Indeed, the liturgy itself is a kind of machine wherein one forgets one's self, one's problems, one's emotions and gives one's soul and mind to the ritual worship of the One Who Is. This is why men go to Vespers and women go to the Sacred Heart devotion on Fridays

    Dear Rad Trad, this is a passage worthy of reflection. (Indeed, Sacred Hearth iconography has always seemed to me very affeminate.)


    1. Alright, I feel the need to do this. Please compare these by putting up the image and then playing the music in the background.

      Exhibit 1


      Exhibit 2


    2. This comment has been removed by the author.

    3. Two Romanesque examples, from Spain:


      I must say that, at least in Spain, there is a growing feeling of distress among, (male) Tradistanis themselves, towards affeminate XVIII-XX century iconography. But all they put as an alternative are the hiperrealistic (sometimes even grotesque) Baroque processional images...

      K. e.

    4. Same here, Ke. Just because I have XY chromosomes does not translate into a fascination with machinery, computers, etc. Yes, I do like trains, but not for their technical parts/function but for the leisure according whilst looking out a window when traveling by train. Liturgy can be a (justifiable) form of escapism.

      But, my dear RadTrad, how does one reconcile the assumption that men will keep their emotions bottled up and not be self-reflective while promoting the ideal of romantic friendship at the same time? I hardly can imagine a true friendship amongst men who don't open up; this is one of the reasons why friendships don't take hold and remain acquaintenances.I'm constantly engaged in melancholic self-reflection, often too while also "escaping" into esoteric interests of choice.

    5. As a part-melancholic I find both romantic friendships and mechanical things helpful, the latter when the former is not present! Even with great friends, sometimes one wants to have some alone time. The choleric other half of me prevents too much rumination...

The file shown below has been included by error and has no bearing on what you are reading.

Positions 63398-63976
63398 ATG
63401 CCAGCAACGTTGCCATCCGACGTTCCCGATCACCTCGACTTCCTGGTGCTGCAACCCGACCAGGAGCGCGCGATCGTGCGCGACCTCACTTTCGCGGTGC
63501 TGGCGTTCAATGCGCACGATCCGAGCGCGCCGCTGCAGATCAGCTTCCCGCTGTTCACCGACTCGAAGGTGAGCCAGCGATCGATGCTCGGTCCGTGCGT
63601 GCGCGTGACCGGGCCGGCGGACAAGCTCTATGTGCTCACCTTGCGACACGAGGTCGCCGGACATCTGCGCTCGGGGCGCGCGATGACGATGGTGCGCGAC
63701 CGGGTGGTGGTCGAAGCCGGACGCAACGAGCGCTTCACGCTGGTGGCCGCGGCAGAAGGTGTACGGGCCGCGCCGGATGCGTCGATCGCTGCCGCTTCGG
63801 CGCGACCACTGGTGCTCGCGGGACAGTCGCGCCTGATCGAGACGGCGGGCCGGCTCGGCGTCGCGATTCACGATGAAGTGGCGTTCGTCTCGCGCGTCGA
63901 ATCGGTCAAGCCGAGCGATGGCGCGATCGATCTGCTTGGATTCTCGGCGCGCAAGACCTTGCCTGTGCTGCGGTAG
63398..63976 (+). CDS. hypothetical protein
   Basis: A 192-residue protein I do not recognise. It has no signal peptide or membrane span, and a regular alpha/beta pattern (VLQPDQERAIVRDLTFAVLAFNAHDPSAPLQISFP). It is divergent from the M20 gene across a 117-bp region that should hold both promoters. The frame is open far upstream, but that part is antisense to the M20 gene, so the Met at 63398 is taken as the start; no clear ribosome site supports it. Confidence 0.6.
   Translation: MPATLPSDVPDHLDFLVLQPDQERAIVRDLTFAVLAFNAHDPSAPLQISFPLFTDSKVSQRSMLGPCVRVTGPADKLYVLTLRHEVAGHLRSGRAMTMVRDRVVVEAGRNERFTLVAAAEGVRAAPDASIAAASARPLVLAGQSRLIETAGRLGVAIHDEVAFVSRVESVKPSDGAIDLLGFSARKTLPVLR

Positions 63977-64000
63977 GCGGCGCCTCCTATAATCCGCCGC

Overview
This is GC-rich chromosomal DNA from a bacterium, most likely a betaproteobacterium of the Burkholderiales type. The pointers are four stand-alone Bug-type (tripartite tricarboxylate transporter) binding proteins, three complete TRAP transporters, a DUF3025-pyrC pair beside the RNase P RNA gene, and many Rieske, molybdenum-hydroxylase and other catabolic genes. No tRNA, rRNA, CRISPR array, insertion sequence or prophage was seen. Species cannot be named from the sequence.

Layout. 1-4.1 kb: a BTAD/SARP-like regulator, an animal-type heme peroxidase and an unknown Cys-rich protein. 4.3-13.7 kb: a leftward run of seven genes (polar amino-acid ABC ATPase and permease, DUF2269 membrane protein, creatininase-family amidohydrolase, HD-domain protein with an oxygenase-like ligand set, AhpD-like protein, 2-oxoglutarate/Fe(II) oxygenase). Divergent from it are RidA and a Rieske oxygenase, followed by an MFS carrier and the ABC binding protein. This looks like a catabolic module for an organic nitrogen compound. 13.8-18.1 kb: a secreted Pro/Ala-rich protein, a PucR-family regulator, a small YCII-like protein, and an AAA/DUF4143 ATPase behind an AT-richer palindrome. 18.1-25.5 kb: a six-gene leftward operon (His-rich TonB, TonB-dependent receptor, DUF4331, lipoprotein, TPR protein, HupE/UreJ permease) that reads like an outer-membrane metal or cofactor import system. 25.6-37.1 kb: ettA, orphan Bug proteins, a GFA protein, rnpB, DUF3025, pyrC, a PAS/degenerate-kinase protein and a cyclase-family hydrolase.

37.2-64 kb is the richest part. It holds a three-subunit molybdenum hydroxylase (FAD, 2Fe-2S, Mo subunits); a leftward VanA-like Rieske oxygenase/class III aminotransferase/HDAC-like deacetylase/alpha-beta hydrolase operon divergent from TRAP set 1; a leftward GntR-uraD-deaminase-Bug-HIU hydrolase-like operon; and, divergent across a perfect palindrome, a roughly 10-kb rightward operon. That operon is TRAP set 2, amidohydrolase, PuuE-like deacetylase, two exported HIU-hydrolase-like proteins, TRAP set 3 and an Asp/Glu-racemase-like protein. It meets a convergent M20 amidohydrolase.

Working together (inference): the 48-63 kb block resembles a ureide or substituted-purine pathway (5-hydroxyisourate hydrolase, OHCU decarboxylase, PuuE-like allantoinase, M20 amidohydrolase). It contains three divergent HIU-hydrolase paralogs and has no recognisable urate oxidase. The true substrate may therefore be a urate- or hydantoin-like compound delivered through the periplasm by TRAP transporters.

3. "The automatic transmission takes first place among the heresies of Blessed Augustine and is the source of all the errors the Franks."

    -Fr. Romanides

  4. I can't help but shake my head at those who malign the piety of others and wish to turn them from their devotions. At best this sort of attitude is misguided. At worst, it is a grave evil. Like St. L-M Gringion de Montfort says...

    To help you to be better armed against their onslaught [i.e. of the reprobate enemies of Jesus and Mary and their Rosary] I am going to tell you some of the things these people are always saying and thinking. This is to put you on your guard against them all, but not so much in the case of heretics and out-and-out licentious people, but particularly those who are "respectable" in the eyes of the world, and those who are devout (strange as it may seem) but have no use for the Holy Rosary.


    "Oh yes, the Rosary is all right for old women who can't read. But surely the Little Office of Our Lady is much more worthwhile than the Rosary? Or the Seven Penitential Psalms? And how could anything be more beautiful than the Psalms which are inspired by the Holy Ghost? You say you have agreed to say the Rosary every day; this is nothing but a fire of straw----you know very well it won't last! Wouldn't it be better to undertake less and to be more faithful about it?"